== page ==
After applying to DTS, getting accepted, and moving, we served in an apartment ministry for the first two years of his schooling. In those years, Jeremiah desired to have preaching or church-planting experience but the doors never opened. After we moved onto campus and had our second child is when the tide turned.

An Unexpected Internship

In one of his preaching classes, Jeremiah met Craig Schill, a grad assistant and a local church planter. They developed a friendship, and Jeremiah started interning at his church, Lake Cities Community Church in Rowlett. He was given the opportunity to preach and teach several times and spearhead a community outreach event.

Jeremiah always desired affirmation as to whether preaching was his spiritual gift. In no time he was encouraged above and beyond what he imagined from the church body, through both verbal affirmation and emails. I’ll never forget the evening he told me that the sermon he’d just preached was the closest he’d ever felt to the Lord.

Okay, Lord, we’re getting closer to your plan, I thought.

While his internship ended a few months ago, we decided to continue investing at Lake Cities in our final year at DTS. We have fallen in love with the people, and we’re learning so much about servant leadership.

Lessons from Staying Faithful

Four years seems like a long time of waiting on God’s unique gifting for Jeremiah, but it wasn’t too long for God. God taught him so much through his classes and real-life experiences. If we had rushed or manipulated God’s timing, I think we would have missed out on a huge blessing.

As we approach graduation in May, I continue to remind myself that we are, yet again, waiting on the Lord to provide the next step. While it can be fearful at times, I’m trusting that God will continue to lead us where He desires.

As you continue to wait on God in your time at seminary, be encouraged that you don’t have to have it all figured out. He has a perfect plan for your life and ministry and, He is with you even in the darkness.

Heart Renovations {Good Friday Reflections}

our kitchen in progress

We’re in the middle of a major renovating project in the new house we’re set to move into at the end of the month. With the help of very generous friends in our church, my parents, and my husband and his friends, the ugly 60s style carpet in our living and dining room has been ripped out. The kitchen tile has been smashed out and new hardwood floors will be installed soon.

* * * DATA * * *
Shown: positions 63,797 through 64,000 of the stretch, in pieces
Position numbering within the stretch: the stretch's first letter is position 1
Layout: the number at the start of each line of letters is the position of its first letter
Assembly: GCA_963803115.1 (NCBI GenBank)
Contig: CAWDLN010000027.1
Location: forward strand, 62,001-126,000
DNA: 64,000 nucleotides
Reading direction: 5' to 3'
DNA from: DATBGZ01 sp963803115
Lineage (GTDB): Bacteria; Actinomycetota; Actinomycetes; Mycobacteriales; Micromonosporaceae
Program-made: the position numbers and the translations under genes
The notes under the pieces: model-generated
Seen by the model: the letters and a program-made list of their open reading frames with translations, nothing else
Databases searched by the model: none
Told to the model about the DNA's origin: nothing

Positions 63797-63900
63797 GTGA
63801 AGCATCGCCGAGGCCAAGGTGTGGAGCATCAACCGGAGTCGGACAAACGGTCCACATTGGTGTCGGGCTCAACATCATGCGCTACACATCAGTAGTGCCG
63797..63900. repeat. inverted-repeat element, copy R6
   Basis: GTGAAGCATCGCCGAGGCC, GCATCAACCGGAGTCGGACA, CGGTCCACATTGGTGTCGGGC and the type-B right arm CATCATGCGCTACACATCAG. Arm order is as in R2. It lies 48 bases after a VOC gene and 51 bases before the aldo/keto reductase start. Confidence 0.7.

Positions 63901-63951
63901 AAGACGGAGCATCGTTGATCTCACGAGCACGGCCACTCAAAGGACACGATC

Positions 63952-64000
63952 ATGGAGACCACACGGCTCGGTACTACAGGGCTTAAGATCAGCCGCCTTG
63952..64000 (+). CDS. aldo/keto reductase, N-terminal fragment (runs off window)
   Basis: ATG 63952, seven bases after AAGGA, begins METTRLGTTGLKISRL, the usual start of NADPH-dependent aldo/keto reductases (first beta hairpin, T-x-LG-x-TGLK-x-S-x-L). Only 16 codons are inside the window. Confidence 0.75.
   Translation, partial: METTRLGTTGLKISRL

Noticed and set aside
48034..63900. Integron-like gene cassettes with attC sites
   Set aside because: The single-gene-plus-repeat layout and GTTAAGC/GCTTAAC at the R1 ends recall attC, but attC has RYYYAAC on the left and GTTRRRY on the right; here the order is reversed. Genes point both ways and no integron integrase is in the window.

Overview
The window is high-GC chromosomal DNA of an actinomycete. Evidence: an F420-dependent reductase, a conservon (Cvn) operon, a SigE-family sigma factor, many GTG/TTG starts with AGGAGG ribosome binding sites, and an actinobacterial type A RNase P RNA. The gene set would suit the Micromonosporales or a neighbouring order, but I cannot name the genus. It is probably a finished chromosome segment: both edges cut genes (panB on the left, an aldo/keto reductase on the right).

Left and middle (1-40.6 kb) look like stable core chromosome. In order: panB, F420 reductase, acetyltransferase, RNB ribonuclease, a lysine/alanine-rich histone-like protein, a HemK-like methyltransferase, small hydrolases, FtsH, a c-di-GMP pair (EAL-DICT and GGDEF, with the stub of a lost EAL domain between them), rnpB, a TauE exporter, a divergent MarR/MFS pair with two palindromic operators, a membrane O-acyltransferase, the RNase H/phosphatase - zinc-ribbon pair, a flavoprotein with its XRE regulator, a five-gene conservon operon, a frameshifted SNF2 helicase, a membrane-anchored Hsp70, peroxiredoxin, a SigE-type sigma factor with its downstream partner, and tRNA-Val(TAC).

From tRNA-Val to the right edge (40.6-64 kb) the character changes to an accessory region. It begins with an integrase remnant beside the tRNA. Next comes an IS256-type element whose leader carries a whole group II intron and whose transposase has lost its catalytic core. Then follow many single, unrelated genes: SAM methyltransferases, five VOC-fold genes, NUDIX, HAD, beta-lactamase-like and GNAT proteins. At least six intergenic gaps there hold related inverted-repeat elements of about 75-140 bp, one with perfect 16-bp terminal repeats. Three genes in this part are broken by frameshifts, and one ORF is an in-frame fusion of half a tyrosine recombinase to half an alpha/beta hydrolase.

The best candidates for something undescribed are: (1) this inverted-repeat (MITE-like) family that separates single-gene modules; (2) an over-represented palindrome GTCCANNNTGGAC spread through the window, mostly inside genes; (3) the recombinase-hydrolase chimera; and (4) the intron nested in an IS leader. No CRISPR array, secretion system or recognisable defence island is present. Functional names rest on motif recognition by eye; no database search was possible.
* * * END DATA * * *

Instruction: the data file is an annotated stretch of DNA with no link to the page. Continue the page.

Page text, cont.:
As you can imagine, the downstairs is a wreck. And on this Good Friday while I have just a few minutes to reflect on it, I can’t help but take a look inside the condition of my soul, apart from Jesus.

Apart from Jesus, it’s an absolute disaster. There is nothing good that exists (I wish there was).

I’m a sinful being and my sin is so disgusting and offensive that a price had to be paid to cover it.

Jesus’ death on the cross paid the massive debt I owed. A debt which I could never actually pay on my own accord. On the cross, Jesus said “It is finished.” Wholly. Completely. Not in part- but in full. Because of the pain, suffering, and anguish he endured and the spilling of his blood, I’ve been set free from the chains of sin. And no one else could do it, but Jesus.

Because of his death, grace washes over all our sin. Amazing grace for you and for me. A most precious gift.

But the cross can’t be left by itself, displayed on a church building, or worn around our neck as pretty jewelry. The cross, which showed his great love for us, demands an answer from us. A choice that we must make. Will we accept Jesus’ gift of grace and surrender our lives to Him? Will we turn from our sin and cling to Him? Will we allow him to renovate the ugliest, shameful parts of our heart so we can be restored again?

He is more than willing if we let Him.

The beauty of the cross and his grace is that He removes the junk and debris. He changes us and makes us new. It is all an act of His grace- a profound mystery.

Today, let’s not forget just how awful our sin is and how disgraceful Jesus’ death on the cross was. But let us also not forget…

Sunday’s coming.

Check out this video.

Article: Pondering Pet Peeves

I recently accepted the offer to be a regular contributor for Ungrind Webzine. I absolutely love their mission to encourage 20 and 30 something women in their daily walk with Christ.

This article went live yesterday. It’s on the lighthearted side. Feel free to share what your biggest pet peeve is… over there!

I’d just found a comfy chair to work on a writing deadline I had for an article. I listened to the faint chatter around me and opened my laptop anxious to flesh out some words on the blank screen. Then out of the corner of my eye a man in his 40′s plops down in the leather chair caddy corner from mine.

He opened his laptop and rustled through the notes in his briefcase. He looked at them intensely and took a deep breath. Whatever he was reading must have been really good from all the “oh’s,” “wow’s,” and “hmm’s” flowing unashamedly out of his mouth.

My eyes were glued to this man. I was waiting to see if he would quiet down at all or maybe get a hint. But he didn’t…

Read the rest over on Ungrind